According to official data from the Business and Social Registry (RUES), as of March 2022, 7,424 citizen oversight committees have been registered—although not all are necessarily still active or in operation. However, this figure is likely to be underreporting, since not all formally registered citizen oversight offices are notified and entered into the information system. Although there is a perception that these oversight activities are limited to supervising local public works, they also monitor sectors such as health (mainly service and care provision), as well as the environmental sector, particularly on issues related to environmental licensing and changes in land use.
Citizen oversight committees in Ecuador
In Ecuador, the veeduría as a form of citizen oversight appeared in 2001 as a result of a process of institutional diffusion that was informed by the Colombian experience. They were first implemented as a corruption prevention policy through the Civic Commission for the Control of Corruption. After the constitutional process of 2008 they became a right, later detailed in the Organic Law of Citizen Participation of 2010, and regulated by the Council of Citizen Participation and Social Control (CPCCS).
As in Colombia, the citizen oversight committees must request registration and formalization with the CPCCS. According to CPCCS regulations, those who participate in an oversight must receive training, validate a work schedule, and submit a final report. For its part, the CPCCS is obliged to attend to the conclusions of the oversight, publicize them, and if applicable, initiate investigation processes and issue recommendations to other authorities.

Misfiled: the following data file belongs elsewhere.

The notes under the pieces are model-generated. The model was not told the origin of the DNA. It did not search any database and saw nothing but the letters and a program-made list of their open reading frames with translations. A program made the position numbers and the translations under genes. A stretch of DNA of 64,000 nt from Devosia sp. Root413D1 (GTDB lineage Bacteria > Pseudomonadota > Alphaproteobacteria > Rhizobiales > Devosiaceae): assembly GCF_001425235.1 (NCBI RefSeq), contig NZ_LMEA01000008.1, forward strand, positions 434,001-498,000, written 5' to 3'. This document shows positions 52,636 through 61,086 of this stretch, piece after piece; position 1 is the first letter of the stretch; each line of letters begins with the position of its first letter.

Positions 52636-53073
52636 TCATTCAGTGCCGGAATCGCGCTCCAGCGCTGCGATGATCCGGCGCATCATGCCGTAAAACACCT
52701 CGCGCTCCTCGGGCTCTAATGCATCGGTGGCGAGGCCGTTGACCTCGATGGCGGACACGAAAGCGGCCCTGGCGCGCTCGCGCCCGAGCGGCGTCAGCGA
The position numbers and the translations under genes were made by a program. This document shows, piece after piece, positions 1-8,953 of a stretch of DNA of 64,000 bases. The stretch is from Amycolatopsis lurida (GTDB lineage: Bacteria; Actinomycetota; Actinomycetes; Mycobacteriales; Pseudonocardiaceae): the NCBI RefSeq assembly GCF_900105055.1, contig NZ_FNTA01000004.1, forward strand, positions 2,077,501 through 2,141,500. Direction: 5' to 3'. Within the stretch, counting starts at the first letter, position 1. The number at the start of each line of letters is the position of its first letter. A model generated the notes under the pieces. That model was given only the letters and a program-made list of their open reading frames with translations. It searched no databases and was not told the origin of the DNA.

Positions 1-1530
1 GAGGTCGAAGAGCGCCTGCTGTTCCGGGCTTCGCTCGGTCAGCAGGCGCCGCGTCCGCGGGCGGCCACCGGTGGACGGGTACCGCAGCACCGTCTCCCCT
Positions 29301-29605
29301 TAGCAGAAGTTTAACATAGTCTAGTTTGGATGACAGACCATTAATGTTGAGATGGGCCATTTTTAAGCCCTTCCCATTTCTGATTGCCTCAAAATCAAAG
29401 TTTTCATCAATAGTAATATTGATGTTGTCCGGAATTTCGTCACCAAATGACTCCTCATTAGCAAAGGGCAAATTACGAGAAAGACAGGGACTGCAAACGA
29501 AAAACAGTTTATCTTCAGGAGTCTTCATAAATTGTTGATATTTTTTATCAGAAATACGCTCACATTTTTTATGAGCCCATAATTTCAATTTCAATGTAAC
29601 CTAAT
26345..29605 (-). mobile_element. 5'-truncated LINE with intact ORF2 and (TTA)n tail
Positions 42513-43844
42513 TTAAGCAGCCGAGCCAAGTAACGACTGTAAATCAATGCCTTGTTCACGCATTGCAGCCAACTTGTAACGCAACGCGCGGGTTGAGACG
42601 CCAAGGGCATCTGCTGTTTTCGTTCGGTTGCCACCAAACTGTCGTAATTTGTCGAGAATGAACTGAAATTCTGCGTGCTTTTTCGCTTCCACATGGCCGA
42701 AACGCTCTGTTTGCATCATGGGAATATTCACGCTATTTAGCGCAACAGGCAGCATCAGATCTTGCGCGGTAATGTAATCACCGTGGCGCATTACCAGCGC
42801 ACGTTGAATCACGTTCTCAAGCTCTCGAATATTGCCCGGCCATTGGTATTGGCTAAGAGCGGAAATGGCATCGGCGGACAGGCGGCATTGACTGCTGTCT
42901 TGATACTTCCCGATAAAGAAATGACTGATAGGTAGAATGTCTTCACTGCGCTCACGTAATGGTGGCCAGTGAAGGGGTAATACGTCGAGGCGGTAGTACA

From 2001 to 2019 there are records of just over a thousand citizen oversight committees throughout the country, although sometimes they are administratively inconclusive exercises. At the national level, this participation mechanism has been the subject of debate. Nevertheless, oversight activities have been spread over different areas of responsibility of local governments, with a steady increase between 2012 and 2016, although subsequently the indicators have been unstable, in correlation with episodes of conflict in the government agency in charge of promoting them.
The consequences of oversight committees
Although the citizen oversight committees are usually framed within the concept of social accountability, there is little clarity about their ability to activate accountability processes. By way of illustration, we have found that, although some people associate citizen oversight committees with control and often complain about the lack of capacity to achieve their objectives, they are also aware that follow-up requires capacities and authority that exceed those of a citizen oversight committee. Likewise, it is necessary to investigate the capacity of these activities to influence public decisions, since there are not enough studies that show how they truly contribute to improving public sector management.
It is for these reasons that it is important to carry out research that contributes to identifying the real impact that these exercises have, and the conditions in which they are framed. This includes their contribution to the prevention of corruption. It is key to identify the factors that lead to the citizen oversight committees being able to contain, prevent, or dissuade acts of corruption and improve state efficiency in the design and implementation of public policies.
Versión en español: ¿Vigilancia sin control? Las veedurías ciudadanas en Colombia y Ecuador